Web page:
Hot Springs Cove, British Columbia
The Hesquiat Lake Area is in the central part of the west coast of Vancouver Island, British Columbia, and as defined here includes most of the piece of land between Hesquiat Lake, Hesquiat Harbour, Stewardson Inlet and the Sydney River. More precisely it covers the adjacent watersheds of the rivers leading into Hesquiat Lake and the Hesquiat Point Creek watershed.
Western Hemlock dominates the forest in the lowest vegetation zone, although Sitka Spruce forms a narrow belt adjacent to the ocean. Western Redcedar at lower elevations and Yellow Cedar at higher elevations are common tree species, while Amabilis Fir, Shore Pine and Red Alder also occur.
This and three other forested sites on Vancouver Island in British Columbia have been identified as IBAs for breeding Marbled Murrelets (a nationally threatened species) even though it is still uncertain whether these are the best Canadian sites for the species. Given the state of the information at this time (early 2001) it appears that these sites are probably amongst the highest quality sites, but others may be equally as good, or better. Since the species is very difficult to survey, the habitats and favoured breeding areas are poorly known. The IBA includes the whole watershed because Marbled Murrelets may breed in both low and high elevation areas, although most researchers believe that lower elevation forests are preferred.
In 1991, surveys were conducted at 140 sites throughout Vancouver Island. These surveys used visual and auditory detections to assess the use of an area by breeding season Marbled Murrelets. Although this method does not give population estimates and is a somewhat weak method it does give some idea of the comparative use of areas. Together the Hesquiat Lake station and the Hesquiat Creek Station had 250 detections in the 1991 survey - this was one of the highest detection rates.
Between 1996 and 1998, University of Victoria and BC Ministry of the Environment researchers conducted radar surveys of a large section of western Vancouver Island located between Hesquiat Peninsula and the Kennedy River. These radar surveys are thought to be more accurate than the detection surveys as they record all the birds flying into a watershed at dawn. There is still uncertainty over whether all birds detected are using the associated watershed, but most are thought to be. The average number (average within each three years averaged) of murrelets flying into these two watersheds in this survey was 336. This is a little under 1% of the estimated Canadian Marbled Murrelet population. The maximum recorded in a single day at Hesquiat Lake alone was 355 and at Hesquiat Point Creek was 284. One of the reasons that this site has been included is because a crude density estimate (number of birds/area of watershed) results in Hesquiat Point Creek watershed having the highest density of murrelets out of the twenty watersheds surveyed by the researchers. It should also be noted that it is not known what portion of murrelets recorded in the radar surveys are actively breeding birds.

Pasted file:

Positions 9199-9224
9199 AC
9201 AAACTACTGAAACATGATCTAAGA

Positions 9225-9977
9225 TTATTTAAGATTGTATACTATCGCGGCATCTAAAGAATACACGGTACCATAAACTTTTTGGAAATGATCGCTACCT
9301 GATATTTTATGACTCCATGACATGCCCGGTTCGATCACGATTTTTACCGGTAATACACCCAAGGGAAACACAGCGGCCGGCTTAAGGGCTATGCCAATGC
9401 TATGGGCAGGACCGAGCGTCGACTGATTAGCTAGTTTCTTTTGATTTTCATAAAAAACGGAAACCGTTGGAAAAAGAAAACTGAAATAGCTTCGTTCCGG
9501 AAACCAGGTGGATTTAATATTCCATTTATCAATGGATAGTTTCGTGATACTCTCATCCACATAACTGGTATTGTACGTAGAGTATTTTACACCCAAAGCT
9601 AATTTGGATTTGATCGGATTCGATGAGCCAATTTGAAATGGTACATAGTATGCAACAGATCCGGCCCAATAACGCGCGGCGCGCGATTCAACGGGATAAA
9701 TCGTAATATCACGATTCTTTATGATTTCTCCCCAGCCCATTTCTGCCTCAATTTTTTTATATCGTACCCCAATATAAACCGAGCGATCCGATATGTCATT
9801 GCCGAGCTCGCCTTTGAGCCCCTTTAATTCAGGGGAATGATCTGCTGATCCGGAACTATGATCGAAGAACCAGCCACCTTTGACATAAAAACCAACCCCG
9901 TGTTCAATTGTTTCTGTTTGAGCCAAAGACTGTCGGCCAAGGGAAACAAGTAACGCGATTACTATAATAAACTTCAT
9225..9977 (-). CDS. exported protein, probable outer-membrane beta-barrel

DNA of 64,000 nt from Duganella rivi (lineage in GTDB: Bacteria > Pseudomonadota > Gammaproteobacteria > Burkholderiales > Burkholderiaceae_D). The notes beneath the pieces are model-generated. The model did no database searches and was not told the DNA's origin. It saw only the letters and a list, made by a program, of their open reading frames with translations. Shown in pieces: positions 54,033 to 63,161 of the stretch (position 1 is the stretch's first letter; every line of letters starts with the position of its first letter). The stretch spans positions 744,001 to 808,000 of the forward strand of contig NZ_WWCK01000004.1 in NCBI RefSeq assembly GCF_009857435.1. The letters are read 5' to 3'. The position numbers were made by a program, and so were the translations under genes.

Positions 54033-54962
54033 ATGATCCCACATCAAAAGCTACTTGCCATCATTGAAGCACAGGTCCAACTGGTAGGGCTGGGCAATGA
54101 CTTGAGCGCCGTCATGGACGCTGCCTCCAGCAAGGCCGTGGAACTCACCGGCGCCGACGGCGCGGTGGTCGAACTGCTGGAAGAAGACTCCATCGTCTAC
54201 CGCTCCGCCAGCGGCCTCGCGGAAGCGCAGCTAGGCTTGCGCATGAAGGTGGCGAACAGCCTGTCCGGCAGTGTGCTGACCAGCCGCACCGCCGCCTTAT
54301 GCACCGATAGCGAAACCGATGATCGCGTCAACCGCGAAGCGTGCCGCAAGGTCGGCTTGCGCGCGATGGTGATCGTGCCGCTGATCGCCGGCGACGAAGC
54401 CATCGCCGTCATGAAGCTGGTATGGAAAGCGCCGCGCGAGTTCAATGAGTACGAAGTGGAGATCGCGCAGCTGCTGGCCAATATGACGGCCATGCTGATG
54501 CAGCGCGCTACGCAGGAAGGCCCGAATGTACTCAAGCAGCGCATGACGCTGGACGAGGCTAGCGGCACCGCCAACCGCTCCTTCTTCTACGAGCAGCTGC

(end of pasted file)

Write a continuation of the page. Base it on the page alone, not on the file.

Hesquiat Lake Park is a potential BC Ecological Reserve. Since these two watersheds are not in protected areas they are susceptible to logging, which seriously affects the breeding success of Marbled Murrelets by the removal of their nesting habitat.IBA Criteria Habitats Land Uses Potential or Ongoing Threats Conservation Status
|336 - 355||1997||Summer|